Having built a reputation as a articulate genre director through works such as One Nite in Mongkok (旺角黑夜, 2004) and Protege (門徒, 2007), Derek Yee (爾冬陞) returns with Shinjuku Incident (新宿事件), a crime drama about the plight of Chinese illegal immigrants in Japan that has been banned in China for its violent scenes.
Yee’s first collaboration with Jackie Chan (成龍) is being hyped as the action star’s first attempt at serious acting, as Chan plays a character fighting to survive in a dark, grimy and morally complex underworld.
Set in the 1990s, the film begins when Chinese refugees are swept ashore on a Japanese beach. Among them is Steelhead (Chan), a simple, honest mechanic from northern China who has come to find his long-lost love, Xiu Xiu (Xu Jinglei, 徐靜蕾).
Steelhead joins hometown pal Jie (Daniel Wu, 吳彥祖) and other illegal immigrants in Tokyo’s Shinjuku district, where they eke out a meager living doing work that Japanese themselves are unwilling to do. After finding out that Xiu Xiu, who now goes by the name Yuko, is married to Japanese gangster Eguchi (Masaya Kato), Steelhead turns to crime to build a better life for himself.
But when Jie gets his hand cut off after inadvertently falling afoul of a Taiwanese gangster (Jack Kao, 高捷), Steelhead throws his lot with Eguchi to protect his friends. Steelhead becomes the leader of a Chinese gang that is the governing force of the underworld in Tokyo’s Chinatown, though he tries to go clean by running legitimate businesses. As rival yakuza syndicate plot against his gang, Steelhead finds himself caught in a web of intrigue, avarice and betrayal.
As with Protege, his film about drug trafficking that shows a deep understanding of the machinations of the criminal underworld, Yee spent years conducting research for Shinjuku Incident. Both movies weave dramatic sentimentality with tight action sequences and sudden spurts of gruesome violence, which in the case of Shinjuku Incident involve a severed hand and disfigured face.
From migrant workers toiling in sewer drains and landfills to the turf wars between rival gangsters, each segment of this bulky narrative is strong and gripping. Overall, however, the film strikes one as a composite of discrete vignettes rather than a cohesive whole. And while Yee is adept at eliciting raw, direct emotions through a melodramatic form of storytelling that he deploys with great skill, he can overdo it. Some of his characters — such as the junkie played by Louise Koo (古天樂) in Protege — come off as overly exaggerated caricatures.
There’s a fine supporting cast that includes veteran Japanese thespian Naoto Takenaka, Hong Kong’s Lam Suet (林雪) and Taiwanese actor Kao, but Chan’s performance is the main point of interest. In this, his first foray into serious acting, Chan puts aside his goofy charm and kung fu stunts and makes a decent stab at acting purely for dramatic effect. But he often seems uncomfortable or perhaps even unable to express nuances of emotion or wear any look on his face other than one of grim stoicism, when so much more is needed for this film and its morally ambiguous lead character.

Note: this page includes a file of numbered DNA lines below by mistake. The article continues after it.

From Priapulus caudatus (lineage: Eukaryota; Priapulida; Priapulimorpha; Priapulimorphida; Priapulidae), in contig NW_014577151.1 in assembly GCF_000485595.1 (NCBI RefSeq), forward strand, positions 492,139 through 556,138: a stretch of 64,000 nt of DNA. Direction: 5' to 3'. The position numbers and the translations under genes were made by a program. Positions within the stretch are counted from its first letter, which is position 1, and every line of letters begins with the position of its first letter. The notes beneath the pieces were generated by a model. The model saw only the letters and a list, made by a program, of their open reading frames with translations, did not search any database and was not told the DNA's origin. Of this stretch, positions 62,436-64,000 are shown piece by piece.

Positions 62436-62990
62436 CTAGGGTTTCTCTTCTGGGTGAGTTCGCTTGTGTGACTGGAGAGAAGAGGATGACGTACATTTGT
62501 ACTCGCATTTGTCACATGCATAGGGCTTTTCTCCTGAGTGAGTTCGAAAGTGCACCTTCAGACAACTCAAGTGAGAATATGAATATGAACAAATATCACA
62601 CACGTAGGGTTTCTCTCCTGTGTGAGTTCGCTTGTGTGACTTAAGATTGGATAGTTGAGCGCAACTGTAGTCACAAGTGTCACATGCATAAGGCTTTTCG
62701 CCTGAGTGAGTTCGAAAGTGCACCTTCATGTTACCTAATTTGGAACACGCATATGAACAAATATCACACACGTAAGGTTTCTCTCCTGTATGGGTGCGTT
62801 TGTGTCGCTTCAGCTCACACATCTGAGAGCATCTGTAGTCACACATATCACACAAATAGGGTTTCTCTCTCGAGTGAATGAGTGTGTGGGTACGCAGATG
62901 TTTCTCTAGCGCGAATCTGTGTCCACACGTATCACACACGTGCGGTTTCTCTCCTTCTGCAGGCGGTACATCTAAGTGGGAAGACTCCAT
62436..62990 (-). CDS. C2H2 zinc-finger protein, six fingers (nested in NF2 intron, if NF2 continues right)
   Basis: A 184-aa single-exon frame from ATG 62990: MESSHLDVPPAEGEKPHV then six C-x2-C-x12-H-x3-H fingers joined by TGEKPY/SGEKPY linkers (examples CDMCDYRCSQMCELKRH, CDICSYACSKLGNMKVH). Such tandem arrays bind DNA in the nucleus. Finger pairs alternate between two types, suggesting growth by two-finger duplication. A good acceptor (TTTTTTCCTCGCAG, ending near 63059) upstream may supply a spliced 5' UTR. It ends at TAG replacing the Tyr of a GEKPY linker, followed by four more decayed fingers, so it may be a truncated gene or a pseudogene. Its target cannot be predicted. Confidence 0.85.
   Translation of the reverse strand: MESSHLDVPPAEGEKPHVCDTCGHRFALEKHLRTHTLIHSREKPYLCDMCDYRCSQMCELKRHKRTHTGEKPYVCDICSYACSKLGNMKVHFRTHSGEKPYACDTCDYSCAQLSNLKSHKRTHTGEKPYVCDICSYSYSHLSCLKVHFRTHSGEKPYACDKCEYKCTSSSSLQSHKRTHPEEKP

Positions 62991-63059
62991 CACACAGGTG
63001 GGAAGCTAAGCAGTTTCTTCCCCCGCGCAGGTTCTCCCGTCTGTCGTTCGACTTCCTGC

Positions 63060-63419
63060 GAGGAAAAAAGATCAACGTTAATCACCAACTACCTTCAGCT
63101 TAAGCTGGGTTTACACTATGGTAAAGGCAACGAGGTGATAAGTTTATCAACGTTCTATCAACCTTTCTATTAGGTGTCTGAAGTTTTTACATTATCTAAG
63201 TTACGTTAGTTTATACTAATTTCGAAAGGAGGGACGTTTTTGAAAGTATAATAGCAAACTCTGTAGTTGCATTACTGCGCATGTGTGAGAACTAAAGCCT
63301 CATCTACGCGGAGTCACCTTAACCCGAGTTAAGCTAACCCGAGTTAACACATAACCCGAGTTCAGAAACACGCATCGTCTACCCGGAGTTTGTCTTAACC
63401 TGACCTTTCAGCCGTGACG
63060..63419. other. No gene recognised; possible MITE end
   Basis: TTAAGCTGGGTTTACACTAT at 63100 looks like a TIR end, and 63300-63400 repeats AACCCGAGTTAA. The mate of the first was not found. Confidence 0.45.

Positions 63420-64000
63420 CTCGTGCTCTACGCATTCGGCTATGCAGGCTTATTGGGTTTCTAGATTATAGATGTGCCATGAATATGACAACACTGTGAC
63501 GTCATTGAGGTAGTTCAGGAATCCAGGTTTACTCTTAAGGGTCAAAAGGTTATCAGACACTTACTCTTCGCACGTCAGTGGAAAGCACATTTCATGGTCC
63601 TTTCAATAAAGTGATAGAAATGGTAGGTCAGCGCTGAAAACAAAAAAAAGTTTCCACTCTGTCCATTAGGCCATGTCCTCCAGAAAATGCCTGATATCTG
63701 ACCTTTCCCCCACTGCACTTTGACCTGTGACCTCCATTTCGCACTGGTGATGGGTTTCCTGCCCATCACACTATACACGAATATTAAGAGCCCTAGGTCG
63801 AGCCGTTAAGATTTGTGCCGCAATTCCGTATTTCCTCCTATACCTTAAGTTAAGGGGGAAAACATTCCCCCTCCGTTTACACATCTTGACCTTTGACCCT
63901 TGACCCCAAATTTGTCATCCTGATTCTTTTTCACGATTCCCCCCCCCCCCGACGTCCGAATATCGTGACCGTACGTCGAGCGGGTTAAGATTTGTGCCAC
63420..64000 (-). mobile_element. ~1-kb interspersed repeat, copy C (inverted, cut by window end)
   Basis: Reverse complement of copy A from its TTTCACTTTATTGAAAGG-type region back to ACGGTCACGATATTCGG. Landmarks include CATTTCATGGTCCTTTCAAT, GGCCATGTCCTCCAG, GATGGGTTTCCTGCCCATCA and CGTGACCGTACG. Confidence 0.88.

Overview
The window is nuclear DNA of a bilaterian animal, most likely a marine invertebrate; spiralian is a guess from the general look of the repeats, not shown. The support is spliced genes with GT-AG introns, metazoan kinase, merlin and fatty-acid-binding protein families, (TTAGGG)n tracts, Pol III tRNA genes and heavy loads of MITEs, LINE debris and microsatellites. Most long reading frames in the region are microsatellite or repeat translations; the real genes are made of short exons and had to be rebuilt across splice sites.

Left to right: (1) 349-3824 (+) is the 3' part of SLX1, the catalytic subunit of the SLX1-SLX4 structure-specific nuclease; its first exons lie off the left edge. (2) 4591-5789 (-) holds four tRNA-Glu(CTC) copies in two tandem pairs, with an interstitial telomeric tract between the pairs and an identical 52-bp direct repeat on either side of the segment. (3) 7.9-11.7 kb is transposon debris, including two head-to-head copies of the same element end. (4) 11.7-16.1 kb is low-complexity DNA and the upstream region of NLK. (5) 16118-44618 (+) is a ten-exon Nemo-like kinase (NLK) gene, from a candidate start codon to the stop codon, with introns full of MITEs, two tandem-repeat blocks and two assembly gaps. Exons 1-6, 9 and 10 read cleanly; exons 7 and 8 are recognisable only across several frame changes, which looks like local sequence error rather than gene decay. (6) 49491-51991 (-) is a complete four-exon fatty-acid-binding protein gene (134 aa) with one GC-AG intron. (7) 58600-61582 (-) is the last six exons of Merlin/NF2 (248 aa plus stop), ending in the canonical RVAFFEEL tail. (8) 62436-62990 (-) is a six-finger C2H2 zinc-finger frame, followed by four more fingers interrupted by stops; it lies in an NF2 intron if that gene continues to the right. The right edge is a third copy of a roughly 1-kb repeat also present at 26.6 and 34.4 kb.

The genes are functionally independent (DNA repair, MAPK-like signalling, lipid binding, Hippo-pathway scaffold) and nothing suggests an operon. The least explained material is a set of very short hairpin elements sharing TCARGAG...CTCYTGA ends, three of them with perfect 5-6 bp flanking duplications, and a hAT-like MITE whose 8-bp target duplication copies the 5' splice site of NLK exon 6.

SHINJUKU INCIDENT (新宿事件)
DIRECTED BY: DEREK YEE (爾冬陞)
JACKIE CHAN (成龍) AS STELLHEAD, DANIEL WU (吳彥祖) AS JIE, XU JINGLEI (徐靜蕾) AS XIU XIU, MASAYA KATO AS EGUCHI, NAOTO TAKENAKA AS KITANO
LANGUAGE: IN MANDARIN, CANTONESE AND JAPANESE WITH CHINESE AND ENGLISH
RUNNING TIME: 119 MINUTES
TAIWAN RELEASE: TODAY
It can take ice cream maker Miky Wu (吳書瑀) months to create a new flavor. In addition to using only eco-friendly and organic ingredients, her brand 1982 de glacee also eschews artificial additives, replacing emulsifiers and stabilizers with Taiwanese rice and wood ear derivatives. Wu’s non-traditional methods and dedication to capturing the essence of the main ingredient can lead to hours and hours tinkering in her “research office” in Tainan, even referencing academic papers to get the science correct. Her efforts were recently recognized for the third year in a row by the prestigious A. A. Taste Awards run by the
June 29 to July 5 With women gathering rocks and men hurling them at thousands of rivaling neighbors, ritualistic stone battles were regular affairs for people living in Pingtung during the 1800s. Direct combat and use of weapons were prohibited to avoid serious injury, with the losers hosting the winners for dinner. These “guests” often acted rudely, and faced no repercussions for smashing windows or snatching their hosts’ possessions. These battles usually took place yearly, with a significant number happening every Dragon Boat Festival. The winners had rights to the losers’ banquet prepared for the festivities. Sometimes things would get out of
Certain historical statues have been disappearing in Thailand, but they are not effigies of colonialists or slave owners torn down by protesters. Instead, Thailand’s vanishing monuments celebrated leaders of the 1932 revolution that ended absolute monarchy in Thailand, who were once officially honored as national heroes and symbols of democracy. Reuters has identified at least six sites memorializing the People’s Party that led the revolution which have been removed or renamed in the past year. In most cases it is not known who took the statues down, although a military official said one was removed for new landscaping. Two army camps named after 1932
Jason Ward fell in love with birds at age 14 when he spotted a peregrine falcon outside the homeless shelter where he was staying with his family. The now 33-year-old Atlanta bird lover parlayed that passion into a YouTube series last year. One of the guests on his first episode of Birds of North America was Christian Cooper, a black bird watcher who was targeted in New York City’s Central Park by a white woman after he told her to leash her dog. A video capturing the encounter showed the woman, Amy Cooper (no relation), retaliate by calling the police